EBCOG represents all Obstetricians/Gynecologists in Europe and urges pregnant women to get a COVID-19 vaccine, as well as booster shots when indicated. There is now a large evidence of the safety of the vaccine during pregnancy Many European countries report that all pregnant women who have been admitted to intensive care units or have died because of COVID-19 are unvaccinated.
European medical experts are urging pregnant women to get their COVID-19 vaccine as soon as possible. There is now large scientific evidence that EMA-approved vaccines are safe for this group, at all stages of pregnancy. With hundreds of thousands of pregnant women worldwide having been vaccinated, there is no difference between vaccinated and unvaccinated pregnant women in the incidence of pregnancy complications such as stillbirth, low baby birthweight or premature births.
On the other hand, pregnant women who catch COVID-19 are more likely than non-pregnant women of the same age to become very sick – some European countries report that one in 5 of critically ill patients are unvaccinated pregnant women. Many European countries report that all pregnant women who have been admitted to intensive care units or have died because of COVID-19 are unvaccinated. Severe COVID-19 infection in pregnancy also carries a large risk of stillbirth and premature birth.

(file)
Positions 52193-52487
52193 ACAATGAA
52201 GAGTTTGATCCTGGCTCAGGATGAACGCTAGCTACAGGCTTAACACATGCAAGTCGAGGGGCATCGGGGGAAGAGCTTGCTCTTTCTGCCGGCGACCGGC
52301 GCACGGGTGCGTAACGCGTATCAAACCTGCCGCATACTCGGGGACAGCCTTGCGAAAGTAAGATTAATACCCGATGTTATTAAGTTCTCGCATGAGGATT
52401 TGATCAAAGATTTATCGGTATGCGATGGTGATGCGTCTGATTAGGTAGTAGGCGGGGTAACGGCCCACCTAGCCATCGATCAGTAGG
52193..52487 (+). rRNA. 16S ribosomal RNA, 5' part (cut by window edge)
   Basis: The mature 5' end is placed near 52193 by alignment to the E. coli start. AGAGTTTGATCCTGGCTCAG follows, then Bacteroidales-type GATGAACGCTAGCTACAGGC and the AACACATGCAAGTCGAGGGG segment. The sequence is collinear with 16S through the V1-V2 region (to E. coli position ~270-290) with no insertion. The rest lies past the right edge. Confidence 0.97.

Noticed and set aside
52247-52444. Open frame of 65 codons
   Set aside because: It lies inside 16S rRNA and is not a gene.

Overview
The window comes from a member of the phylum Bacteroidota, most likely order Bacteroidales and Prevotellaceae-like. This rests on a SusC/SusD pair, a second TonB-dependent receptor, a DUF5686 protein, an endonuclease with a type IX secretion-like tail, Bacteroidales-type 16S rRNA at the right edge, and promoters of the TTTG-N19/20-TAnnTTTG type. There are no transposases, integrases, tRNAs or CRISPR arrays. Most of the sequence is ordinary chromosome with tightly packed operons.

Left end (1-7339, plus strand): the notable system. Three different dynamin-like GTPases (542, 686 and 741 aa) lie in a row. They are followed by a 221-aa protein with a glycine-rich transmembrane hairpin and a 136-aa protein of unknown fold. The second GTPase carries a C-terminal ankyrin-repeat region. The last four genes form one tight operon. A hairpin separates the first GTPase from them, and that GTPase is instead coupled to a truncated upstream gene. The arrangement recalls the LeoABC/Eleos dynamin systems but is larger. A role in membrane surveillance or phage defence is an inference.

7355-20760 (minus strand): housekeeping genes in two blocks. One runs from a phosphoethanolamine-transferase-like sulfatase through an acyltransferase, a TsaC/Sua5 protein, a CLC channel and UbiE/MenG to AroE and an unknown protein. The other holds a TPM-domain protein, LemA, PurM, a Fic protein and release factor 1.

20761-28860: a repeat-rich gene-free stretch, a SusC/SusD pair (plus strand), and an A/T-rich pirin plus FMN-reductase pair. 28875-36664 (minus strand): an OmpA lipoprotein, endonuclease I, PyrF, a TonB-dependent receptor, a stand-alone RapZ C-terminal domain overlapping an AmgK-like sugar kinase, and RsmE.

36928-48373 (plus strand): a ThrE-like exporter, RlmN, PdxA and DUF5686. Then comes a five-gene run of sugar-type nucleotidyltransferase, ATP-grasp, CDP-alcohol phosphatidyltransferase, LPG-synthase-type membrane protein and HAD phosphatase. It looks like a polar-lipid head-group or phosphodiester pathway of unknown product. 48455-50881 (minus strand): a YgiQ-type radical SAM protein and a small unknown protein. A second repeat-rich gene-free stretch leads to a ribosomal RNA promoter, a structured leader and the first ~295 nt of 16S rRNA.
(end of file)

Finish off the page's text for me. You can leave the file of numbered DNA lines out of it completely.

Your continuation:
Additional European organizations have released further data supporting this position. The EU Medicines Agency noted that “Pregnant women are more likely to get severely ill from #COVID19 compared to women who are not pregnant. Data show that #COVID19vaccines reduce the risk of hospitalisation/ death during #pregnancy without causing pregnancy complications or harming the unborn baby.” This was further supported by Stella Kyriakides, the European Commissioner for Health and Food Safety, who has promoted this position on Twitter: https://twitter.com/SKyriakidesEU/status/1480940605454835714?s=20
In the UK, supporting data has also been released by UKOSS & MBRRACE. This infographic data can be found here: https://www.npeu.ox.ac.uk/assets/downloads/npeu-news/MBRRACE-UK_COVID_Vaccination_in_Pregnancy_2021_-__Infographic_v10.pdf